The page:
Most linen, seine twine or dual duty warp is slicker-no hair or loft. It does not felt to the weft. Over time when hung with warps vertical or left unfinished the wefts can slide up and down the warps. Will the weight of the weft and the finishing hold the weft in place or pull out the finishing technique over time? Because of it’s nature, soumack is never a good choice for finishing a non-wool wool warp. Over time the weight and/or pressure of the weft can cause the soumack to not to hold the ends in place. If you feel you need to use soumack use a locking soumack and a braided edge to lock in place. You can also use a braided edge that can turn the wefts back and under. Or on a very large tapestry hung with the warps running vertically, a finely stitched machine stitch-not a serger or zigzag- because the selvedge edge can be stretched or shrunk across the width of the selvedge. Or, perhaps a more traditional knotted or macramé fringe at the bottom of the tapestry. Some tapestry weavers are actually contemplating a knotted macramé fringe. Of course, one can always weave as the Navajo do with four finished edges. There is a great article by Susan Maffei on
four sided textiles in the ATA Educational section.
Another thing to consider is the larger the warp structure, the bigger the rib can be and the further the distance between warps when you finish a piece. Can you live with it or need to make a less bold choice in the finishing? What is the look you are trying to achieve at the edge of the tapestry? Fold over selvedge, braided edge, smooth finished edge or dipped edge as the weft pushes out
6. THE WEFT. Choosing the weft to go with the warp or choosing the warp to go with the weft? Which comes first? The weft chosen can also determine what will be the most successful finishing method. But in a way, it doesn’t really matter because once you are in the finishing process, you still need to find a way to keep the weft stable on the warps. Finishing is about locking the weft into place. Choose a method that will keep it from spreading at both the top and the bottom. The slicker the warp, the greater the possible spread no matter what the format. Locking soumack is far better than line or dot soumack. BUT over time unless you’re using a wool warp soumack can spread if your ends are left too short. IT WILL unravel! Braiding on top of the soumack seems to stop that process and holds it in place. This is especially true in silk and sewing thread tapestries. Some are choosing to run a fine hand or machine sewing stitch along the last pass of the selvedge with these slicker materials. 4-finished edge tapestries will also not grow.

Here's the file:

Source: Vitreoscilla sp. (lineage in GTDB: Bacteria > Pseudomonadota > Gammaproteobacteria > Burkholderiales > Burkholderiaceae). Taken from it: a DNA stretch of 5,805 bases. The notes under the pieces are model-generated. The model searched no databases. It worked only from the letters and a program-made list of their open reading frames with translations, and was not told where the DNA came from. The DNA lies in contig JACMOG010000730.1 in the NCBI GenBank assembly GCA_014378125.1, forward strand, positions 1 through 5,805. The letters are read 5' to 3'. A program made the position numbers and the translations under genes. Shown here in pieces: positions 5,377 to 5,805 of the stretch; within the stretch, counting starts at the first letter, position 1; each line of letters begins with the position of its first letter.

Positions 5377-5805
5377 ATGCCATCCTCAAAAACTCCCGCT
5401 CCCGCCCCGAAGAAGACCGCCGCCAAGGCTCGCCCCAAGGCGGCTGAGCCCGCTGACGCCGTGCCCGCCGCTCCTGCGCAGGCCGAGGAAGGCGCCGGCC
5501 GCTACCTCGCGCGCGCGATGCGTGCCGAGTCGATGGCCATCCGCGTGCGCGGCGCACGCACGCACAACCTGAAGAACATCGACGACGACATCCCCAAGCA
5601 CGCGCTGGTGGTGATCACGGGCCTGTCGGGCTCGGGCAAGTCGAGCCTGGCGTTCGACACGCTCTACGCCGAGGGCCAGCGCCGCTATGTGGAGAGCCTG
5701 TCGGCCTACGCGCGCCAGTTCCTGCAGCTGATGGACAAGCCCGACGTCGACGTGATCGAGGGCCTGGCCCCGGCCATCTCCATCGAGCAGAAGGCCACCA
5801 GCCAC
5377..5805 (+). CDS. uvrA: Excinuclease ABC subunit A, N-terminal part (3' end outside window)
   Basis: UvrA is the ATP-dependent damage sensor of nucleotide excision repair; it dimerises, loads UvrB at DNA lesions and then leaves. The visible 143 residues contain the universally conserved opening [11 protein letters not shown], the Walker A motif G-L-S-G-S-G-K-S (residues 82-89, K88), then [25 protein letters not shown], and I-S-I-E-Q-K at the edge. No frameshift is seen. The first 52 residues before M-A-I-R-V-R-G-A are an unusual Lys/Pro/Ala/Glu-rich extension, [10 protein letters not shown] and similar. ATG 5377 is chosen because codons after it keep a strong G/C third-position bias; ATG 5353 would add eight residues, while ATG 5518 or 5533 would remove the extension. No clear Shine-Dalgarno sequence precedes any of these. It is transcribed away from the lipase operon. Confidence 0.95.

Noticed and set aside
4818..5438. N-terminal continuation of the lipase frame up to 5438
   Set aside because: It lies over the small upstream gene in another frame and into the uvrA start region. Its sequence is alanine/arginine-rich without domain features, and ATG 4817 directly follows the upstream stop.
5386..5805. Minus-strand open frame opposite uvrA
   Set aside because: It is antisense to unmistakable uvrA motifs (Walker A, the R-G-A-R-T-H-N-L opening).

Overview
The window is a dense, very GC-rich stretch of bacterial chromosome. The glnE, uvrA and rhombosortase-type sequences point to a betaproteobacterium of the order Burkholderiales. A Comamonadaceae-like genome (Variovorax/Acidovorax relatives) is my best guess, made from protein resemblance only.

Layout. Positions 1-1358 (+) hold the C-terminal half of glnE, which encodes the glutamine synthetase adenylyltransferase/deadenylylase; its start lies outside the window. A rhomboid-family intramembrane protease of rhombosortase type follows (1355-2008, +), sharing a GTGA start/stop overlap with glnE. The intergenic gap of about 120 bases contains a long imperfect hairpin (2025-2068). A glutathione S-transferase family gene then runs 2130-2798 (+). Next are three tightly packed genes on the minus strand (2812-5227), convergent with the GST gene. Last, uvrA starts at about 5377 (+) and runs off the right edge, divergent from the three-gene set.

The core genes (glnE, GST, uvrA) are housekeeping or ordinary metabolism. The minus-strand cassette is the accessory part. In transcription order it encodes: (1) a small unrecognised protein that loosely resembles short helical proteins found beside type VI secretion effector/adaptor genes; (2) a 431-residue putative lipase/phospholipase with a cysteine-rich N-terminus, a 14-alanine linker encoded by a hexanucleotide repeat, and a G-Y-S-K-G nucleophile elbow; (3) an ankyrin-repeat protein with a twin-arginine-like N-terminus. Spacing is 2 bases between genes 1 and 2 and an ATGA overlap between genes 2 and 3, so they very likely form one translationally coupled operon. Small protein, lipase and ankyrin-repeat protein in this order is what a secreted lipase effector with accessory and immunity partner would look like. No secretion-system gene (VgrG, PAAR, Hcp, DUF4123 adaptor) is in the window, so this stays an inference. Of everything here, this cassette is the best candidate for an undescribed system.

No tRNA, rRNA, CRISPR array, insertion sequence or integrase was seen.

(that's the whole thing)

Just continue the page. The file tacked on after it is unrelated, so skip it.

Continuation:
7. Selvedges-to have or not! There are many reasons to have selvedges and many reasons not to. Reasons for having a selvedge-protection of the edge and back of the tapestry; a place to hide the ends, for strength, a place for a seam. But, selvedges can also create problems-pulling and creating a smiley or frowny edge, rolling forward, making too much bulk. On mounted tapestries the bulk can allow the tapestry to slump back and create a ridge.
Things to remember about selvedges, they don’t have to be the colour of the warp.They can be weighted with drapery weights or rods. Selvedge passes should not be woven all the way from side to side to avoid the dreaded smiley or frowny pulled in selvedges edges when turned. Selvedges can have darts or slits woven into them to make shaping easier or lessen pulled in or out selvedges which is especially handy if you are
weaving for around cylinders such as in the case of clothing and bags. They can be woven of a lighter weft to reduce bulk. Selvedges can be turned under or not. Warp ends can be knotted and then needled
down through the selvedge. If you braid on top of a turned selvedge the braid can turn under the selvedge and with the ends protected inside. Selvedges can also have a very fine line of single sewing machine stitch on the outside edge when necessary or if the tapestry is to be given heavy use such as a garment or bag.
Selvedges need to be finished-with a crown braid, locking soumack, knotted, or warps needled in. No selvedge. Many small format weavers choose to not have selvedges-but the warp ends need to be finished in some way, braided or knotted, fringed or not.